Prior to 2018, the tournament had two parts: a group stage held from August to October, and a knockout phase held from March to May of the following year. The group stage consisted of 24 teams playing in eight groups of three teams each, with each team playing the other two teams in its group twice. United States and Mexican sides could not be drawn into the same group. The winners of each of the eight groups advanced to the quarterfinals. Each phase of the knockout rounds (quarterfinals, semifinals, finals) consisted of a two-leg home-and-away series with the winner determined by aggregate goal differential.[5] Seeding in the knockout phase was determined by performance during the group stage.

Prior to the 2012–13 season, the competition had involved four groups of four, with one Mexican team and one U.S. team in each group. A preliminary round was used to reduce the number of teams from 24 to 16.

HistoryEdit

 
Champions' Cup trophy won by CD Olimpia in 1972

The competition was initially created as a possible measure to enter the South American Copa Libertadores, a competition organized by CONMEBOL. Prior to 2008, the tournament was officially called the "CONCACAF Champions' Cup", but was usually referred to simply as the "Champions' Cup". The competition has had several different formats over its lifetime. From 1962 until 1995, the finalists, or clubs participating in a final round, would be decided by clubs who qualify via two separate brackets: a Caribbean Island qualifier and a Northern/Central American qualification competition. Initially, only the champions of the North American leagues participated. In 1971, the runners-up of a few North American leagues began to join and the tournament began to be expanded, incorporating round-robin group phases and more teams. After the creation of the United States' Major League Soccer, the competition became a straight knockout competition from 1997 until it was revamped into a tournament with a group stage in 2008.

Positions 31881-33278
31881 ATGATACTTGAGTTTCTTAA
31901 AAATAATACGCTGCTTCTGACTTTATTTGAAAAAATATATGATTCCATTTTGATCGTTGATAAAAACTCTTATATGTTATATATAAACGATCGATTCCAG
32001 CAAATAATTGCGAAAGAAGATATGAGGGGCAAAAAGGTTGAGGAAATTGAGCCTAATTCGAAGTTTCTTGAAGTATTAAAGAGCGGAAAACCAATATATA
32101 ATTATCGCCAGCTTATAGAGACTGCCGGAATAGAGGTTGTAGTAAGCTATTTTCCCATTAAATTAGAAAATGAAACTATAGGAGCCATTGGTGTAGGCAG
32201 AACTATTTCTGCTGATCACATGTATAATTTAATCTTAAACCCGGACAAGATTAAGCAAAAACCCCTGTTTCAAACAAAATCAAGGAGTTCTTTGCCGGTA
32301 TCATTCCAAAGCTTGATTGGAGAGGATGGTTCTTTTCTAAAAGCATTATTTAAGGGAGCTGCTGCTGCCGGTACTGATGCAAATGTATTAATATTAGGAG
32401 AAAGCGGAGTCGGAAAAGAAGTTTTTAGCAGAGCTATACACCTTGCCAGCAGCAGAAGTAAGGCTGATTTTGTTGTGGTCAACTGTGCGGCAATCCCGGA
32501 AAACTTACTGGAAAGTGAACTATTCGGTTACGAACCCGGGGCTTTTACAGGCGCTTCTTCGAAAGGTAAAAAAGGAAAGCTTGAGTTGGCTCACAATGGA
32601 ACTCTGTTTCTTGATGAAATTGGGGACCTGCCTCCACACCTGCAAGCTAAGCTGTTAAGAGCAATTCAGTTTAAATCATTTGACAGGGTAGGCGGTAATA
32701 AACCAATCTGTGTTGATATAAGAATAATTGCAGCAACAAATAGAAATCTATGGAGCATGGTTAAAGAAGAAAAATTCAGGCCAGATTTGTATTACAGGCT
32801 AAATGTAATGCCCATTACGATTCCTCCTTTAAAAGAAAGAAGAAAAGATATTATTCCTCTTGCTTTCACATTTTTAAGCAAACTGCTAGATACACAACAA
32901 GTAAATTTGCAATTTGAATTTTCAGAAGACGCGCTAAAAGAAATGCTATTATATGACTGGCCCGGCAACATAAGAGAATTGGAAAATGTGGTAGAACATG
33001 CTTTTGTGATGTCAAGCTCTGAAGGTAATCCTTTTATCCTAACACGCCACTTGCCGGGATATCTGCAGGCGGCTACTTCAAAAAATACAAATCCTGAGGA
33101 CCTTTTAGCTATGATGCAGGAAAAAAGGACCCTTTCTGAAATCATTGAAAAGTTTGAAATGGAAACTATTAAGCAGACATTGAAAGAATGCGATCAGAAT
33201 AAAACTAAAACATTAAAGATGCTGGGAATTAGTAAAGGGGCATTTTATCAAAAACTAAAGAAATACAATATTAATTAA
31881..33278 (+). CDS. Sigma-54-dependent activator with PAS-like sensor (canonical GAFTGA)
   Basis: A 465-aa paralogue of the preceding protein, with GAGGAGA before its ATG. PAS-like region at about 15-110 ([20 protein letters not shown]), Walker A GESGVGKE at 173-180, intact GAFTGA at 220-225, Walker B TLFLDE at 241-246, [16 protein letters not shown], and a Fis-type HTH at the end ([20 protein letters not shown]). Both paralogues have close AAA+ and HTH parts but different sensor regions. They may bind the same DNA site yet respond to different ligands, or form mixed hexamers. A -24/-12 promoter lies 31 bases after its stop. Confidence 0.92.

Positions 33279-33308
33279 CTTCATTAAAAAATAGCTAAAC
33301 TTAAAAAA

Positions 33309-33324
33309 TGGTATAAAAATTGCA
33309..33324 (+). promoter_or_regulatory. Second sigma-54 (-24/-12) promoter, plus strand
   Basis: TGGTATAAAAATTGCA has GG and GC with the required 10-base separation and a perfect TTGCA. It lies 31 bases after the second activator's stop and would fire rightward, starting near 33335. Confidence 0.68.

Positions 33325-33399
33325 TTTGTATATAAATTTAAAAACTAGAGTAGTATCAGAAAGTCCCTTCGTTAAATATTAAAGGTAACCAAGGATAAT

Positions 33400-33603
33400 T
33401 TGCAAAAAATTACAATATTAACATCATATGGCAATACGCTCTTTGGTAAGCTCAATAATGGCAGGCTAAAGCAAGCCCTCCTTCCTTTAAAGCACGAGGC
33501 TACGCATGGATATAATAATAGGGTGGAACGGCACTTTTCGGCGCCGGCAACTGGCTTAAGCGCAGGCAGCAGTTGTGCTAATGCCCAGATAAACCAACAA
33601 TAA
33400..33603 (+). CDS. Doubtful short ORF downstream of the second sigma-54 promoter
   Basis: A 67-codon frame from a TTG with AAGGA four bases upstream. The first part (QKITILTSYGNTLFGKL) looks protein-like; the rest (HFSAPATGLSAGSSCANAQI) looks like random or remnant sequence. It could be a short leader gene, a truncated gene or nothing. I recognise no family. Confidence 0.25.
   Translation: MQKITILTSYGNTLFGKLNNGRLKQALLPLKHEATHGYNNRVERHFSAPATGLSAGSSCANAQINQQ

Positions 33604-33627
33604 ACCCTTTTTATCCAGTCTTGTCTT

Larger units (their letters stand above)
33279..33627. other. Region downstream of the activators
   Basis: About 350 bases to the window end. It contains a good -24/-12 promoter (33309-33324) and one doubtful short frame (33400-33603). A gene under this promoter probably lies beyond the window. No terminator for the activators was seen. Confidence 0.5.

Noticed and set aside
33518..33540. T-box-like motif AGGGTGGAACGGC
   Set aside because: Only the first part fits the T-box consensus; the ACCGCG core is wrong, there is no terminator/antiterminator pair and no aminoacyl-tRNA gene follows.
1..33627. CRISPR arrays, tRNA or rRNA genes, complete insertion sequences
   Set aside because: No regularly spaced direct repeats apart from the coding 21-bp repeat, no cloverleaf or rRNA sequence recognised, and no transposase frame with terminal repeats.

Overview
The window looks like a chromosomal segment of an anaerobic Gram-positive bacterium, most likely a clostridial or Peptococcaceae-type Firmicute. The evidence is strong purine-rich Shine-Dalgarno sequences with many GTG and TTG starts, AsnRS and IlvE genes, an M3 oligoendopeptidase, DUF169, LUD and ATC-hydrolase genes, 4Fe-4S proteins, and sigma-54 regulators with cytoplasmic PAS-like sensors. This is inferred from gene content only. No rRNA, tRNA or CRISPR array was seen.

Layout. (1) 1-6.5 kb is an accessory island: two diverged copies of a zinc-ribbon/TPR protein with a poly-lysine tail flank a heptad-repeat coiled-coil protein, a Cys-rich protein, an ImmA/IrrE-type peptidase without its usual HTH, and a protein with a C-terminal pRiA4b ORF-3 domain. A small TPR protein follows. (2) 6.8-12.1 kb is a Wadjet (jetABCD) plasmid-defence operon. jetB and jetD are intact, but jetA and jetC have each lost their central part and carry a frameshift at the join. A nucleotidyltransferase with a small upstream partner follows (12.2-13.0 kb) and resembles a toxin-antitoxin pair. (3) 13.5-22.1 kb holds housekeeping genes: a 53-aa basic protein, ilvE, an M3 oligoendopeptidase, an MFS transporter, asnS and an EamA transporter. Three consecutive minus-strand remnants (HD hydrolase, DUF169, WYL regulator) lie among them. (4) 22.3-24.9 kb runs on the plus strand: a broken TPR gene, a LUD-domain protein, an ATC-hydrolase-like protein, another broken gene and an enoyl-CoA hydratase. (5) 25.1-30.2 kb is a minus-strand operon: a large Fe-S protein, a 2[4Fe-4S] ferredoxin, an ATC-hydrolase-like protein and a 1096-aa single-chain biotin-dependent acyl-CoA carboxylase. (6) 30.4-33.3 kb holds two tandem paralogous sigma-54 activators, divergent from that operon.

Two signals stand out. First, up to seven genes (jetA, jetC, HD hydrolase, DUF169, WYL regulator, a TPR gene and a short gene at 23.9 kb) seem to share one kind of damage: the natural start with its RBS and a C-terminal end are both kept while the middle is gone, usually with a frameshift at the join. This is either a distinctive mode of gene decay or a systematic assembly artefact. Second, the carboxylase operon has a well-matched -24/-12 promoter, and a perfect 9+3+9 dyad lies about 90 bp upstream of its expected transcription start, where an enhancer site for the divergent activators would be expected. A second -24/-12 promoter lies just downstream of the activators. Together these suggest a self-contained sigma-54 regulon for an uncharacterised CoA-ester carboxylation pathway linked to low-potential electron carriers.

Champions' Cup Era (1962–2008)Edit

The competition's former format, a knockout tournament called the Champions' Cup, was played under a variety of formats. The last format, used from 2004 to 2008, had eight teams competing – four from the North American zone (two from Mexico, two from the United States), three from the Central American zone, and one from the Caribbean zone. Since 2005, the champion of the competition also gained entry into the FIFA Club World Cup, giving clubs an added incentive for a strong participation and greater interest from fans. Also, the Champions' Cup Runner-up would be one of the three CONCACAF invitees to the Copa Sudamericana.